Every high school senior --at some point-- secretly dreads graduation. As much uncertainty surrounds that day as does excitement. It’s a bitter-sweet ending that does not necessarily mark the beginning of bigger and better things. High school, with all its faults and failures, is easy, predictable, and safe. It’s the final place where students can ignore that nagging question: What do you want to do with the rest of your life?
Sadly, many students pick the wrong path after graduation simply out of indecisiveness or ignorance. Often eighteen year olds do not understand either themselves or their post-high school options well enough to make an informed decision. Fortunately, with a little self-awareness and research students can discover the right direction.
Before deciding on post-high school plans, students must honestly assess their likes and dislikes. Students who do not like spending long hours studying probably should not enter fields that require years of education. Likewise students who really enjoy working with people should look into jobs that allow them to interact with other individuals on daily basis. Being authentic to oneself is the first big step to finding a fulfilling career.
Students do not necessarily have to decide on a specific career path before they can pick their next stage in life. All they need is a general idea of what they want to do and decide what route will allow them to do it. Although the most common post-graduation plan is going to college, students should evaluate their own personal goals before making that commitment. There are many options beyond a four-year university, e.g., community college, technical/vocation school, the armed forces, or the work force. Each post-graduation plan has its own advantages and disadvantages and will take students down a different route. While choosing one direction does not eliminate the other possibilities, it does get more difficult to switch courses later on in life.
Students who choose to go to a traditional college or university will spend an average of four years studying for their Bachelor’s Degrees. College students will declare a major or majors in a particular field, but have the opportunity to take a variety of classes unrelated to their chosen field of study. Schools also offer a variety of both on and off campus activities. The best way for university students to get “real world” experience is through summer internships and semester practicums.
Community colleges offer students an inexpensive means of receiving their Associate Degrees, which usually allows students to enter the work-force in half the time as it takes traditional college students. This educational path allows students to focus mainly on their chosen fields and spend less time gaining a broader education. Sometimes high school students will go first to a community college then later transfer to a four-year university.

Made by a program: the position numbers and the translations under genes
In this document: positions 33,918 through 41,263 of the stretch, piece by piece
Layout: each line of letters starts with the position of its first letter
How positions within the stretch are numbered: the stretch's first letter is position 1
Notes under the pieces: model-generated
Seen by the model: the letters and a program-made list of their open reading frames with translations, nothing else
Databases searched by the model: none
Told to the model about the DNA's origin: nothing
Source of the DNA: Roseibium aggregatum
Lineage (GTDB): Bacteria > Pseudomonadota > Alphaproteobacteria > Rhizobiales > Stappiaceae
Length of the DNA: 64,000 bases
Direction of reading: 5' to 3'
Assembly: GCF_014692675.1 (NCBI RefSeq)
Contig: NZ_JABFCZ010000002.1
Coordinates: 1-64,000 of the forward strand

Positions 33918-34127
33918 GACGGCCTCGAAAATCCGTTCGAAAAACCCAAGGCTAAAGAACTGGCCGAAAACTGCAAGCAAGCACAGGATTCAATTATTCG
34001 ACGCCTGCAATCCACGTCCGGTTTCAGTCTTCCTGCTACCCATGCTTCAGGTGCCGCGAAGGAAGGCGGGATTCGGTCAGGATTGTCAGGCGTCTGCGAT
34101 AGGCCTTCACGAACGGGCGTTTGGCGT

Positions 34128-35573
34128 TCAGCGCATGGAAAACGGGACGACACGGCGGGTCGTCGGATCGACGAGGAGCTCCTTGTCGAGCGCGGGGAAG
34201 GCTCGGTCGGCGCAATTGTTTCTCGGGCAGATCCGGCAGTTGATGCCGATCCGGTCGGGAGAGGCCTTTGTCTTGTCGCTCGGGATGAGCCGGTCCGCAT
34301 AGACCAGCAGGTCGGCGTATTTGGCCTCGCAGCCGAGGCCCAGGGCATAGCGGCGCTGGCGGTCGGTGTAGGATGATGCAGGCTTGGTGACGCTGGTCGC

Technical and vocational schools teach students do to very specific jobs, like plumbing or electrical work. Students do not earn degrees at these types of schools, but usually receive licenses or certifications. These types of schools offer a practical means of pursuing hands-on career paths.
Students who are interested a dynamic career choice should consider the military. The United States Armed Forces are made up of the Army, Navy, Marines, Air Force and Coast Guard. Each service is unique and offers diverse opportunities for those involved. Every branch is made up of both officers and enlisted men and women. The length of a student’s military contract is different for each branch and anyone interested should discuss opportunities available with local branch recruiters.
Many people choose to go straight into the work-force. Students who have an entrepreneurial spirit can start their own businesses or join start-up companies from the ground floor. Those who are less adventurous can simply apply for jobs in any of the fields that interest them. Students can become bank tellers, construction workers, secretaries, and personal assistants with only a high school degree.
Every student is different and there are many roads to success. High school students should decide for themselves where to go after graduation. Following the crowd or simply doing what is expected is often a poor choice. Life after graduation doesn’t have to be scary. In fact, with some honesty and open-mindedness, it can be positively exciting.
Jean Burk is a homeschooling mother and author of College Prep Genius: The No Brainer Way to Test Success! She has been the featured SAT expert for FOX, CBS, NBC, and The Homeschool Channel. Both her children received full-ride scholarship offers because of their SAT/ACT and PSAT scores. Her revolutionary program is taught in schools and homeschool co-ops across the country and helps thousands of students raise their SAT/ACT scores as much as 600 points.
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